Boxing hares: An unmissable spring spectacle

Andy Rouse/2020VISION

Usually shy and retiring, lithe and leggy brown hares are getting ready to put on an extra special show just in time for spring. Take a ringside seat and get ready for some fisticuffs!

Why do hares box?

It is all to do with mating. There can be some confusion about whether boxing hares are male or female, and the answer is both: an amorous male (or buck) and a fed-up female (or doe).

A surge of testosterone pushes bucks to turn up their engines throughout March and April. They chase their chosen doe across fields at full-pelt in an effort to mate with her. Understandably, this can all get a bit tiresome for the poor does, which is when they initiate the boxing match, whipping around and using flailing feet to fend off any buck pushing his luck. It’s not unusual to see fur flying!

This fast and furious display is thought to have sparked the phrase, ‘Mad as a March hare’.

At full pelt, brown hares can reach speeds of up to 40mph

Boxing hares silhouetted on the horizon

Mark Hamblin/2020VISION

Where to see hares boxing

If you want to see this unmissable spectacle for yourself, pay a visit to our Brockholes nature reserve between March and April.

Brown hares are one of the star species at Brockholes and have even featured on Countryfile. The best time to try and see them boxing is early in the morning when Brockholes is quiet, so set your alarm and head to the reserve as the sun comes up.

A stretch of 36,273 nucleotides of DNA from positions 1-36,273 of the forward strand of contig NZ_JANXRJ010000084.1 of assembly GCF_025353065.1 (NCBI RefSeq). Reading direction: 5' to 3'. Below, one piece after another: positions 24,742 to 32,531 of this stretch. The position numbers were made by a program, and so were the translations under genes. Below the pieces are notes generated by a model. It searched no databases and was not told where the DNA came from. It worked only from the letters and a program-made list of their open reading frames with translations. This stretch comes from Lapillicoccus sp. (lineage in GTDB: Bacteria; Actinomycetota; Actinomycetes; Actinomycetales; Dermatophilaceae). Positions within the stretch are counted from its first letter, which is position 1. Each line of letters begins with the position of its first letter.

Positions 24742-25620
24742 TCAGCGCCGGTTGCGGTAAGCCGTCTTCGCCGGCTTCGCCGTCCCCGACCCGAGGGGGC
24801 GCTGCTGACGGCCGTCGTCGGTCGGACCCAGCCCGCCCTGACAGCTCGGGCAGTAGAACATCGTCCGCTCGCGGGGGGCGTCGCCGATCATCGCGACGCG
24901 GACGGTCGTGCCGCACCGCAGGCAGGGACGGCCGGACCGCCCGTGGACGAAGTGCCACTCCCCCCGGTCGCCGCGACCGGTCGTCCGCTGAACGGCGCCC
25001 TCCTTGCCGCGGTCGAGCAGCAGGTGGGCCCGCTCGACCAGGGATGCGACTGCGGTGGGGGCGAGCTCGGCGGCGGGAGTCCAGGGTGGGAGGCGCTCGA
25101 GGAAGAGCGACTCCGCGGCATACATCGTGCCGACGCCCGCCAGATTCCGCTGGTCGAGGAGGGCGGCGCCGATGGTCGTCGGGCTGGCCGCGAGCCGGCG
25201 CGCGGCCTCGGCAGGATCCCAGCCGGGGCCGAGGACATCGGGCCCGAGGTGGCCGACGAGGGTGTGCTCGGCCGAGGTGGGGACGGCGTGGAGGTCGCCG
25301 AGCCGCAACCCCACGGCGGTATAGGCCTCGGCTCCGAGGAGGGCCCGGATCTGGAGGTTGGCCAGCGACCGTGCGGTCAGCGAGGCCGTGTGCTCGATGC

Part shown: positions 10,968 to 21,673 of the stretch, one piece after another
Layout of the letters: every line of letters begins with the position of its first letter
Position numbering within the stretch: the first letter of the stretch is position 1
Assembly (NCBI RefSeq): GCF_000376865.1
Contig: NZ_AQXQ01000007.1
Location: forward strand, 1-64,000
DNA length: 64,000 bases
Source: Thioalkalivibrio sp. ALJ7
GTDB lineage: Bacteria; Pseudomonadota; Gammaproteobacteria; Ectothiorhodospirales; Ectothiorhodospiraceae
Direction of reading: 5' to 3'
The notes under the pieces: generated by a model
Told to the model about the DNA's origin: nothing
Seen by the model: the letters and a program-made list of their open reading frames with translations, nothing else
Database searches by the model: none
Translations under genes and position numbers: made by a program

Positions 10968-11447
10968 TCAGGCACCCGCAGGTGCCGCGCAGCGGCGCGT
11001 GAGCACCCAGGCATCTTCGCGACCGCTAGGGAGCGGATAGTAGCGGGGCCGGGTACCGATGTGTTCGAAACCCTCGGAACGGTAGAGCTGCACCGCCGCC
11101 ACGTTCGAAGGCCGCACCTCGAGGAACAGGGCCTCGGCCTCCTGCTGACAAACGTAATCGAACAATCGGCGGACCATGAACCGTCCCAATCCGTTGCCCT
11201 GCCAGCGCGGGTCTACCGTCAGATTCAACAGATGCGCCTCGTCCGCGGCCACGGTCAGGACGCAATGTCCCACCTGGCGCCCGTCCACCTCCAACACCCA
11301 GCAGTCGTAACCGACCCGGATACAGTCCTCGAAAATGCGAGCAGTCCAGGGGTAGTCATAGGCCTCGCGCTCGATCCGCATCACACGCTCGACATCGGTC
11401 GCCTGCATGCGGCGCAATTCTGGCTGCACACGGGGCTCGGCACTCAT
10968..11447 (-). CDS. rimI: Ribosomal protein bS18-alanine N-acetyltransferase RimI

Other places to see boxing hares are open grassy or arable fields, particularly near woodland fringes or decent hedgerows where the hares can find shelter. Outside the boxing season you are best taking your binoculars to carefully scan the area, as hares spend much of their time hunkered down in a depression they have dug in the ground called a ‘form’.

If you fancy a day-trip, why not try to spot the brown hare’s close cousin, the mountain hare, at RSPB Dove Stone on the edge of the Peak District?

A doe can conceive her next litter whilst still pregnant with the first!

A brown hare leveret hunkered down and chewing on grass

Andy Rouse/2020VISION

When do hares give birth?

Hares have their babies 42 days after conception. The young are called ‘leverets’ and are born with their eyes open and a full coat of fur. They are incredibly secretive, hiding away in the form their mother has dug or sheltering deep in vegetation. The doe visits them briefly to avoid alerting predators, feeding them for a few minutes at a time before heading off to forage again.

Did you know that female hares can be pregnant twice, simultaneously? A doe can conceive her next litter whilst still pregnant with the first!

How to watch hares ethically

If you want to watch March hares putting on their spring show, remember to be respectful and keep your distance so they can go about their business undisturbed. Wear neutral-coloured clothes, stay close to the ground and position yourself downwind from the hares, so your scent doesn’t spook them.

By using these tips, you will have a much better chance of spotting brown hares in our region all year-round.

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